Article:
Peugeot to widen model offensive
French car brand Peugeot will step up the launch of new models to capture more clients in its bid to boost profits and sales, its managing director said on Wednesday.
"Currently we cover 60-75 per cent of the market and our target is to cover 90 per cent," Jean-Philippe Collin, managing director since the start of the year, told Reuters in an interview at the Geneva motor show.
That means extending the range up and down and entering new niches. As part of the Horizon 2010 plan drawn up by parent group PSA Peugeot Citroen Chief Executive Christian Streiff, Europe's second-biggest volume carmaker will bring out 40 new models by 2010. Some 20 of these will be Peugeots.
One area of expansion is what the group calls 'competitive premium cars' -- those which have a price above the current range but are not all-out luxury cars.
"The idea is not to have one model that hangs above all the others," Collin said.
"That was the old idea of having a high-end model that would pull up the image of the entire range. But we are now thinking of having premium models in various market segments that pull up our presence in those segments," he said.
He declined to elaborate, but market segments could be those for multi-purpose vehicles, sports utility vehicles or crossovers, big saloon cars or small and medium-sized models.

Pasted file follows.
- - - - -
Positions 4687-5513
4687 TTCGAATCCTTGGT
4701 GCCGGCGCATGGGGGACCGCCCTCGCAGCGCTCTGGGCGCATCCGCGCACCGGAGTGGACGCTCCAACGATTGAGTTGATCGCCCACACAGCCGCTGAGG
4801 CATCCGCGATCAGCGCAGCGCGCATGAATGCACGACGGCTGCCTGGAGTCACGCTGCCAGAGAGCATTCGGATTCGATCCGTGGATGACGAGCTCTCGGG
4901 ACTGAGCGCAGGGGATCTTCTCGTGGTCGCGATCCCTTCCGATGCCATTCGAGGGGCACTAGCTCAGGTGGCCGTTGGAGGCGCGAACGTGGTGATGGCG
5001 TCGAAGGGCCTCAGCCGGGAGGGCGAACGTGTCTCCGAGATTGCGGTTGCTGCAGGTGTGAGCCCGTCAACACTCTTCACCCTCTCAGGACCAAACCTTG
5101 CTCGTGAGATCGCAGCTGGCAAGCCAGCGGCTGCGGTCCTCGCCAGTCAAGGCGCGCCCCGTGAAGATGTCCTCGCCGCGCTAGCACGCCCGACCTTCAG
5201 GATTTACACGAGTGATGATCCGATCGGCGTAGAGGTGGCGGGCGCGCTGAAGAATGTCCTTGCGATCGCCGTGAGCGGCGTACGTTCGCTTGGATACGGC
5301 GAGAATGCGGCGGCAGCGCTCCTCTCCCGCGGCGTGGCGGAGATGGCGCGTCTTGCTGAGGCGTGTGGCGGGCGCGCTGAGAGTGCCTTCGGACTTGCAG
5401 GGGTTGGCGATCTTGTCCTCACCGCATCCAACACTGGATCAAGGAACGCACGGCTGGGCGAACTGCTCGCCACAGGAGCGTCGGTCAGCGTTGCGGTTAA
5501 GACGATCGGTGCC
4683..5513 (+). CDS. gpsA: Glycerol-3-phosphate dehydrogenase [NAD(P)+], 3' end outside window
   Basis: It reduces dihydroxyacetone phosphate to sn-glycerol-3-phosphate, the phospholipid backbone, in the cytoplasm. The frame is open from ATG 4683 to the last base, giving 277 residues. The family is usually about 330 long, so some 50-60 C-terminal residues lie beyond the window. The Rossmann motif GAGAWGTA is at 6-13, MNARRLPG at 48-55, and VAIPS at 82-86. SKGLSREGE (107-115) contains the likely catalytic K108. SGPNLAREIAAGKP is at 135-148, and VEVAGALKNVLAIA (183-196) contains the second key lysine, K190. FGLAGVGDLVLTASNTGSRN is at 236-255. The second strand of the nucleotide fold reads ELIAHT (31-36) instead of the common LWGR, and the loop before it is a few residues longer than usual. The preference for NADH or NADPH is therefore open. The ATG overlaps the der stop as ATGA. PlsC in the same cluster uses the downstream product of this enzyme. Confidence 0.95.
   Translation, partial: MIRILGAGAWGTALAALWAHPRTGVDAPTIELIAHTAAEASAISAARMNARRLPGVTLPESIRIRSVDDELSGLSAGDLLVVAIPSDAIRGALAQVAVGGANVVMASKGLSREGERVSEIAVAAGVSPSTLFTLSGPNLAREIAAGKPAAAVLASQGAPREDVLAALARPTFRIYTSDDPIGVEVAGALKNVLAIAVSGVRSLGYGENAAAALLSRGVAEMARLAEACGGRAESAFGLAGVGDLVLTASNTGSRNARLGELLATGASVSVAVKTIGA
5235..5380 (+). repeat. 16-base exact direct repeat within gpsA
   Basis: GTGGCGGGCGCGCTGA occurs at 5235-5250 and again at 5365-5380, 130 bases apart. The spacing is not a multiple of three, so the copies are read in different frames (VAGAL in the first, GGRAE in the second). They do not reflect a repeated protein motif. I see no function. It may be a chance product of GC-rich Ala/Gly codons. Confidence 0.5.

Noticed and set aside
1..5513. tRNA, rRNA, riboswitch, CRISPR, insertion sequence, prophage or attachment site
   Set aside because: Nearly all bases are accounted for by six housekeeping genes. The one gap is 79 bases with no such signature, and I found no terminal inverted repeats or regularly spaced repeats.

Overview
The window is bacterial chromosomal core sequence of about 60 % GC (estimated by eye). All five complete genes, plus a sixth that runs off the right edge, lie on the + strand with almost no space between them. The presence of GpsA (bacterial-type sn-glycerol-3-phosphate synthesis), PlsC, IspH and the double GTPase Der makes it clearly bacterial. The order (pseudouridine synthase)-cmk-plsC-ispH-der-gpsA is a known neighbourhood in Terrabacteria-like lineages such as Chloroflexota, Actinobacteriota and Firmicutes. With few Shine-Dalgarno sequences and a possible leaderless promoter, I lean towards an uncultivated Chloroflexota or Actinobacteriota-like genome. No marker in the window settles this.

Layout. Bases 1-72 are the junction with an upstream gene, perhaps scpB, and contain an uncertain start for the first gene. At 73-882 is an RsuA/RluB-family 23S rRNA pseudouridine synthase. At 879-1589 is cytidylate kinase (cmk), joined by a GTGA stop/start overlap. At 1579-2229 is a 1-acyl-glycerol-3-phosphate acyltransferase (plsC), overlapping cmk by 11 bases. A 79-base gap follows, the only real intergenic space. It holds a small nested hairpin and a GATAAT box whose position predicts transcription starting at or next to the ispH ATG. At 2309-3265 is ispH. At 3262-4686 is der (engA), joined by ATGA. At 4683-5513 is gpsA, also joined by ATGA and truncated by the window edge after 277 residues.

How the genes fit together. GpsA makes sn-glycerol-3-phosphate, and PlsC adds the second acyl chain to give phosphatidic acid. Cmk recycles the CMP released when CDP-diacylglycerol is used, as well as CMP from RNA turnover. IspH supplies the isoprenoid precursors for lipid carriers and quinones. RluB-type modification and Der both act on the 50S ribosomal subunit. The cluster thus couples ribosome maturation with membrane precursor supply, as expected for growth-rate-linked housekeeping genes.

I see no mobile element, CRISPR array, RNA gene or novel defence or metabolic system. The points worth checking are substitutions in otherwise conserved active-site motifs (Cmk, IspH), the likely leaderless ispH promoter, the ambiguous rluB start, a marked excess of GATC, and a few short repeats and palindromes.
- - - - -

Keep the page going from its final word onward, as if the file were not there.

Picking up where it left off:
"There is a lot of pressure on our engineering people because we are increasing the number of models but we have also shortened the development time -- some models planned for 2011/2012 have been brought forward but that means we now have to work on the new models for those years as well," he said.
Collin was previously head of purchasing at the group. His appointment was announced in November but he started his job on January 1.
"It gave me time to prepare and towards the end of the year I had held talks with some 100 people," he said.
The result was that he immediately put a new management team in place, removing the operational heads in some big countries such as France or Italy, and stripping out a management layer.
"It was well received. People expected there to be changes, there was a need for new dynamism," he said, adding that he 'had the greatest respect' for his predecessor Frederic Saint-Geours.
"One of the strong points of the brand is our product plan, and the new models for next few years have been decided on by the previous management," he said. (Reuters)
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